After the Delhi High Court blast, the Central government is on its toe to tackle the emotive situation, but it is unlikely that any concrete result will emerge out. After terror strikes, the government machinery suddenly becomes proactive and after some time they again disappear from the scene. This has been a regular phenomenon and that’s why terror revisits at intervals. In other countries, the ruling establishment has taken lesson from terror attacks, however our country which is prime target of perpetrators has witnessed several bloodbaths caused by terrorists, ministers and mandarins do not take botheration to take concrete step to check terrorism. They just believe in making tall claims and give false assurances and finally declare compensation for victims’ family. Again the same disappointing course of action has been taken by leaders. Now common people have become fed up and they really pent-up the blast of anger when leaders reached the hospital to take stock of situation. The public anger could hardly bring about any change in attitude of the leaders and the policy makers, because they are more keen on doing vote bank politics. Owing to the parochial political interests, the special cell of Delhi Police, which has earned a competent one, has turned passive. After the Batla incident, a group of leaders tried to set it a bad entity, and the government didn’t feel to discourage such elements.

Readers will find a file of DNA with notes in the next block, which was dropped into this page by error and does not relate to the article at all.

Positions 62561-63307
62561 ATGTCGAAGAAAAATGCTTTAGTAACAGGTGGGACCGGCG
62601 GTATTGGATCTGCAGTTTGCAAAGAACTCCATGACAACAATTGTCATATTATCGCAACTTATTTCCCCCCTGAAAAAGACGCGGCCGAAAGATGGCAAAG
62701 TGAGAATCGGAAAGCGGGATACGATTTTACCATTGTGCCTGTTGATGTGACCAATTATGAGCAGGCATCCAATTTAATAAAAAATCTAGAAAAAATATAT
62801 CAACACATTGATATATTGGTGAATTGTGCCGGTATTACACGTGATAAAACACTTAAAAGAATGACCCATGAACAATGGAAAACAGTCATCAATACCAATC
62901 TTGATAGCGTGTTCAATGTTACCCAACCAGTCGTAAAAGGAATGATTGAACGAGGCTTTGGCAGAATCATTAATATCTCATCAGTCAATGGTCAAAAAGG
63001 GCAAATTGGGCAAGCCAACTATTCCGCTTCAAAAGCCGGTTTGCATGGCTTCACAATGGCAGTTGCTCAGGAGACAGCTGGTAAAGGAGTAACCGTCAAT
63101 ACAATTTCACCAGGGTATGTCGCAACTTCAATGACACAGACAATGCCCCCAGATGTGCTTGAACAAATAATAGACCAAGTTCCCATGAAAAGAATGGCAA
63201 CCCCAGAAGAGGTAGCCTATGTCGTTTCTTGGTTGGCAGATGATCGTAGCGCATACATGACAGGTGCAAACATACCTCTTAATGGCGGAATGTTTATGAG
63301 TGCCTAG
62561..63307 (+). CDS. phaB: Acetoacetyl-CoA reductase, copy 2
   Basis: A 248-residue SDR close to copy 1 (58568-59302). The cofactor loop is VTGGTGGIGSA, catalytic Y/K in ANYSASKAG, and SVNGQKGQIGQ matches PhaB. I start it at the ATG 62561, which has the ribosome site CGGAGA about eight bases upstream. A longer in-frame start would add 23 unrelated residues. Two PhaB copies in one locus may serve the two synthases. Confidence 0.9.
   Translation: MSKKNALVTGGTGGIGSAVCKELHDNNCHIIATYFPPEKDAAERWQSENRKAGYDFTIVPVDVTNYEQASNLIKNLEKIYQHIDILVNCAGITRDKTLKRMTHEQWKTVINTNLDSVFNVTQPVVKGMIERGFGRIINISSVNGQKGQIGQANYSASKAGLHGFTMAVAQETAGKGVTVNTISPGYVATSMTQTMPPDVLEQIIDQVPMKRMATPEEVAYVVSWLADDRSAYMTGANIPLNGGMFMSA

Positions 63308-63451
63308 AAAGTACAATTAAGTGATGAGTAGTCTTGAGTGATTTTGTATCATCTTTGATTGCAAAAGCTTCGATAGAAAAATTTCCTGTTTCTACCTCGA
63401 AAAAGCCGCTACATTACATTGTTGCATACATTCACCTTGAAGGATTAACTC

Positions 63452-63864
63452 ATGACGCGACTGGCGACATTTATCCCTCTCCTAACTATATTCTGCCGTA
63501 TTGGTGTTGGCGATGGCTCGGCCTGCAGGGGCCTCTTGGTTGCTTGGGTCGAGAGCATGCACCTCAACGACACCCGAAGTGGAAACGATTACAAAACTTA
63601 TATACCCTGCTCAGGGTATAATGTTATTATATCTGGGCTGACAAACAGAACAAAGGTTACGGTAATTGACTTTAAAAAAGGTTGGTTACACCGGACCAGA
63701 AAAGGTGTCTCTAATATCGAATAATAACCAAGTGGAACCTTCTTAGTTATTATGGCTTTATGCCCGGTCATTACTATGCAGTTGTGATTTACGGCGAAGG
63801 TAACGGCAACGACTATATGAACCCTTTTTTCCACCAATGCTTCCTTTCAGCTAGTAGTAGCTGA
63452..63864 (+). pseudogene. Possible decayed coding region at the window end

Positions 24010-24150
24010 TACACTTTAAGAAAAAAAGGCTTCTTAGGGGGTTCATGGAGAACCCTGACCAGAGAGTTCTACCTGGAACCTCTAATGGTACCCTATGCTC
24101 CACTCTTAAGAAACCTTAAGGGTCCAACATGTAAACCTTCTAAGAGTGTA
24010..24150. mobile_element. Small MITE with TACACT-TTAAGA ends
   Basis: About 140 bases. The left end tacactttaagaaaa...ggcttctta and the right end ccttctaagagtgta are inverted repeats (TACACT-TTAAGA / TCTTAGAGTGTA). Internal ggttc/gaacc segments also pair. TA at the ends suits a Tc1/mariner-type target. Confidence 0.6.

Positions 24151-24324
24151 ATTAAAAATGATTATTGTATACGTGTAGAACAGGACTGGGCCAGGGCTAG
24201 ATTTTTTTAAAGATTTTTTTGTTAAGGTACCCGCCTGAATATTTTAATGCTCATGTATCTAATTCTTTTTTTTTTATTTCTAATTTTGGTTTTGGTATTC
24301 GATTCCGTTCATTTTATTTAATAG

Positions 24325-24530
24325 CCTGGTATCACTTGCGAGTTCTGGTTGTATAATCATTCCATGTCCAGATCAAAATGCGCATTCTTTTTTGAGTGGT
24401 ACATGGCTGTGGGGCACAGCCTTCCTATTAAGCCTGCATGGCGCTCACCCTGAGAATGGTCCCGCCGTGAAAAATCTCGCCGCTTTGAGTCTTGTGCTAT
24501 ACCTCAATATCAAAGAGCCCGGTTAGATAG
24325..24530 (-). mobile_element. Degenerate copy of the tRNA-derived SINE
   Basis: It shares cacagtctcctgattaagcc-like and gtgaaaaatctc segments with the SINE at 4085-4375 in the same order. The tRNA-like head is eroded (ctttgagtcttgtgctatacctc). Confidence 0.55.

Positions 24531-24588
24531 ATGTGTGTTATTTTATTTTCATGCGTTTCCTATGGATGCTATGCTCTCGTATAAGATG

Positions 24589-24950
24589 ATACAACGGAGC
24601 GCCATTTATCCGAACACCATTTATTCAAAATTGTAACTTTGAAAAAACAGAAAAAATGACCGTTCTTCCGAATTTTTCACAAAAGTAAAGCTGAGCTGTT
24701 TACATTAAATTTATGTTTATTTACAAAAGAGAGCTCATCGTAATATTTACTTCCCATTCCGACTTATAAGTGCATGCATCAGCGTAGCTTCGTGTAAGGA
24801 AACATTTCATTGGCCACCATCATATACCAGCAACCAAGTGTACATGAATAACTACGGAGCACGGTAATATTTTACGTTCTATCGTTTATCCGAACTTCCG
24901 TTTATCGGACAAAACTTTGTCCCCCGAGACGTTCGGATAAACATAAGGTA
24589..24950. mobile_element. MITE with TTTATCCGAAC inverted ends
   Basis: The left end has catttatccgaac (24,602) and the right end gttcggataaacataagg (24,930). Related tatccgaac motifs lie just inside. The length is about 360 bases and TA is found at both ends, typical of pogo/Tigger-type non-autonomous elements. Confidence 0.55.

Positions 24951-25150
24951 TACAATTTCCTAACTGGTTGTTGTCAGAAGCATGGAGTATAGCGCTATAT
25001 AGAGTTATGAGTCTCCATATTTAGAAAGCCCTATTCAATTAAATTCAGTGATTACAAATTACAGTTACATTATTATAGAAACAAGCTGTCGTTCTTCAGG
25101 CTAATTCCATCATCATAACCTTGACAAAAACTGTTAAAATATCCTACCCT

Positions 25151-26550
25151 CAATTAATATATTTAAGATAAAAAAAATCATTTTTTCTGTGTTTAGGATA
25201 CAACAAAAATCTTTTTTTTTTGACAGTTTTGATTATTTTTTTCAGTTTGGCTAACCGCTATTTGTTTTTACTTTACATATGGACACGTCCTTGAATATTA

Everyone knows that owing to petty politics the prime accused of the Parliament attack has not been punished as yet. Now there is a bid to pass a motion in the Assembly in order to safeguard the accused who have been awarded to death sentence. In this situation, how can one take step to fight terrorism? When priority of politics gets changed, it has wide ramification. Had the Union Home Ministry taken a serious note of bomb blast which had occurred at Delhi High Court three months back, such situation would not have arisen. It is a profound irony that the police and intelligence agencies could not find any clue in successive six bomb blast incidents. Now the Central government is doing melodrama of proactiveness which is a meaningless or futile exercise. It has no merit that the Home Minister is going to hold tete-a-tete with high-ups of security agencies and the Prime Minister is all set to huddle with the figures of all political parties. It is sad to know when there is a need of taking a concrete action; a meeting is being thought to be held in this regard. This is nothing less than a shirker attitude of the government. The policy makers of the country should take an earnest stand to safeguard the interests of the nation.